If Manning was definitively known to be trans (and the Army must surely be aware of the rumors), such treatment would be doubly humiliating given that it is not merely being publicly exposed but being exposed with the wrong body. As Harney points out, “when sent to prison, punishment for trans women is nearly always harsher -- being housed with men, being subjected to sexual violence, being subjected to a complete invalidation of one's selfhood. It's all about violation, about ripping away who we are to expose our transness and dressing it up as spectacle and perversion.”
If the chat logs are true, then the Manning scared of being publicly perceived “as [a] boy” is being doubly humiliated with this treatment, since as the APA’s diagnostic manual makes clear, gender incongruence is marked by “a significantly increased risk of suffering, such as distress or disability” with assigned-at-birth sex. If Manning is genuinely transgender, then such body dysphoria would mean that daily forced nudity would constitute a form of torture.
Regardless, at this point, even as more evidence mounts up, Manning’s putative identity remains largely speculation — just as Manning's “guilt” itself remains a matter of speculation until we have a trial. Sandeen suggests that at this point, it remains premature to discuss Manning in these terms: “If he started asking to be called by a female name, or be housed with the female prisoners, well then it’s germane to the story, but it’s not at this point. [. . ] I don’t think it should be discussed at this point unless it becomes part of the story, and a significant part of the story at that.”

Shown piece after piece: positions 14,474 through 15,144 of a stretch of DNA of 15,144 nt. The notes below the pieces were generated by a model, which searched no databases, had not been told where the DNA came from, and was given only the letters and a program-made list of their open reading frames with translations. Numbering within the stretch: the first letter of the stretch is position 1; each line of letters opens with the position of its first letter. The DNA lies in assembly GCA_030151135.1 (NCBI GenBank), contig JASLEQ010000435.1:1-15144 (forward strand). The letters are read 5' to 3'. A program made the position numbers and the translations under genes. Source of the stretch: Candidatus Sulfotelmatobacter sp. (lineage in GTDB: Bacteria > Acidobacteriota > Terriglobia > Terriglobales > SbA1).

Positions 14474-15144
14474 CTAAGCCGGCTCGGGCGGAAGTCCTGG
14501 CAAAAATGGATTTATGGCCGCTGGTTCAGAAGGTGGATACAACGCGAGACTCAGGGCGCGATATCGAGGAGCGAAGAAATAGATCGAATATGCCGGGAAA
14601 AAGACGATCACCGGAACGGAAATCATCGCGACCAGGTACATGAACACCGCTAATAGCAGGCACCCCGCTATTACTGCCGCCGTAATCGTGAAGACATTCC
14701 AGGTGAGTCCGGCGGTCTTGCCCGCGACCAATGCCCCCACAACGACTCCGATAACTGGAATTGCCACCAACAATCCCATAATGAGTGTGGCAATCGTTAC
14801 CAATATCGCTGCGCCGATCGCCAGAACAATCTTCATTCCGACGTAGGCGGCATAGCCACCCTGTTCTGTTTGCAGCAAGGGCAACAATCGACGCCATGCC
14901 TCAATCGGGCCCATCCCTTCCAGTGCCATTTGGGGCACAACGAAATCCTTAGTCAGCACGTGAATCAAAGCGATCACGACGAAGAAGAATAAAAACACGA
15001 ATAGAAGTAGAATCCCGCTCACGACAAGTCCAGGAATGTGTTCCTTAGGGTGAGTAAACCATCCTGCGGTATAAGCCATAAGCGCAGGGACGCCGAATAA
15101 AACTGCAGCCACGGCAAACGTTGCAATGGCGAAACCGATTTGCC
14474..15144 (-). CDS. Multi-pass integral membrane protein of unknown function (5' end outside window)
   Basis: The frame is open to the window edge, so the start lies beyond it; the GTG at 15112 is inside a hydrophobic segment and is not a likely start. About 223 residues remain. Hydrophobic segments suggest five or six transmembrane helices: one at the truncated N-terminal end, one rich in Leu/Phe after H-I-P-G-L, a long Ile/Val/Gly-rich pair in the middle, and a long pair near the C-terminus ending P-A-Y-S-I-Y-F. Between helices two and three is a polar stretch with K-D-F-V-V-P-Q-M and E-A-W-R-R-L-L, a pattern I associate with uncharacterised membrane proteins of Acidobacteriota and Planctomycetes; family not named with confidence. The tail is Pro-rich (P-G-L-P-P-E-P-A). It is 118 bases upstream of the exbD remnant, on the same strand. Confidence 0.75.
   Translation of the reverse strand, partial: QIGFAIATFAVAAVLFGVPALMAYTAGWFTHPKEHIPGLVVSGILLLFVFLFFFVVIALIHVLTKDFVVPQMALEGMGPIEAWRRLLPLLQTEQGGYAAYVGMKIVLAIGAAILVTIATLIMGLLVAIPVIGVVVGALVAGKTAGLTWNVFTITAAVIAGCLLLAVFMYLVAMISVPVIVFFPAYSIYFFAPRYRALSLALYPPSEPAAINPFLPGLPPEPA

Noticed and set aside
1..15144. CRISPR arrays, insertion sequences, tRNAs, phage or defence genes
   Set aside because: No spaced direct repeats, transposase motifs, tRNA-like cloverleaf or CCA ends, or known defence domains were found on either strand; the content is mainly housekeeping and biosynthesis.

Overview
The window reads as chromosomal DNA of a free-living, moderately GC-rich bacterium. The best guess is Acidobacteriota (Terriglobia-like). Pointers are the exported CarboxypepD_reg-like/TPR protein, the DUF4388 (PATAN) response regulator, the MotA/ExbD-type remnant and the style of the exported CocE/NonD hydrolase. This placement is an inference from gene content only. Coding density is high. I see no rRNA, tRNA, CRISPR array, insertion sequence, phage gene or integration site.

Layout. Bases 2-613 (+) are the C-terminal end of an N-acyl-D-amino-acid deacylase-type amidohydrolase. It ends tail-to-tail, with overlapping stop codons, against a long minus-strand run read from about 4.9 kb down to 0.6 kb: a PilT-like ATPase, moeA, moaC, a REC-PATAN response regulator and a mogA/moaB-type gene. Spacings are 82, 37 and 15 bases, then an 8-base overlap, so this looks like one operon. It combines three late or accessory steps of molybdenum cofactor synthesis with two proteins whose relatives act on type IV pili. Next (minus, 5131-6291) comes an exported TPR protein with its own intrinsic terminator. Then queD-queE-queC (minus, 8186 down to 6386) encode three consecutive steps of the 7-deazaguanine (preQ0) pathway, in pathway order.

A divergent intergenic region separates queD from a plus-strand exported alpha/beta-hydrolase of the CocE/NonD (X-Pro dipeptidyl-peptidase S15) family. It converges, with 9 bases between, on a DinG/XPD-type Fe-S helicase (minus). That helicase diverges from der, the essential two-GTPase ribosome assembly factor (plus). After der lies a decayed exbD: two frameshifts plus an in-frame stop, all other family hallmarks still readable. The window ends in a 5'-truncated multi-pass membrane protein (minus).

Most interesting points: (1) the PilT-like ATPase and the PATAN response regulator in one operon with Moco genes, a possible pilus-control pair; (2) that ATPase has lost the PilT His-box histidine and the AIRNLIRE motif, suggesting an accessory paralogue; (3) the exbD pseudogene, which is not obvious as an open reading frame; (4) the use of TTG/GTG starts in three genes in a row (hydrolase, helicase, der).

That there is such a heavy focus on Manning's psyche in the first place shows the skewed nature of the debate around WikiLeaks. As Greenwald has made clear, ”the numerous acts of corruption, deceit and criminality Manning allegedly exposed are ignored or even sanctioned, while the only punished criminal is -- as usual -- the one who courageously brought those acts to light.”
So it is not surprising that after over a year, the rumors surrounding Manning remain. Though Don’t Ask, Don’t Tell is soon to disappear, transgender service people will remain still officially unable to serve in the military--a situation that may see transbaiting become the new queerbaiting. Whether or not Bradley Manning actually turns out to be transgender, this may only be the start of the story.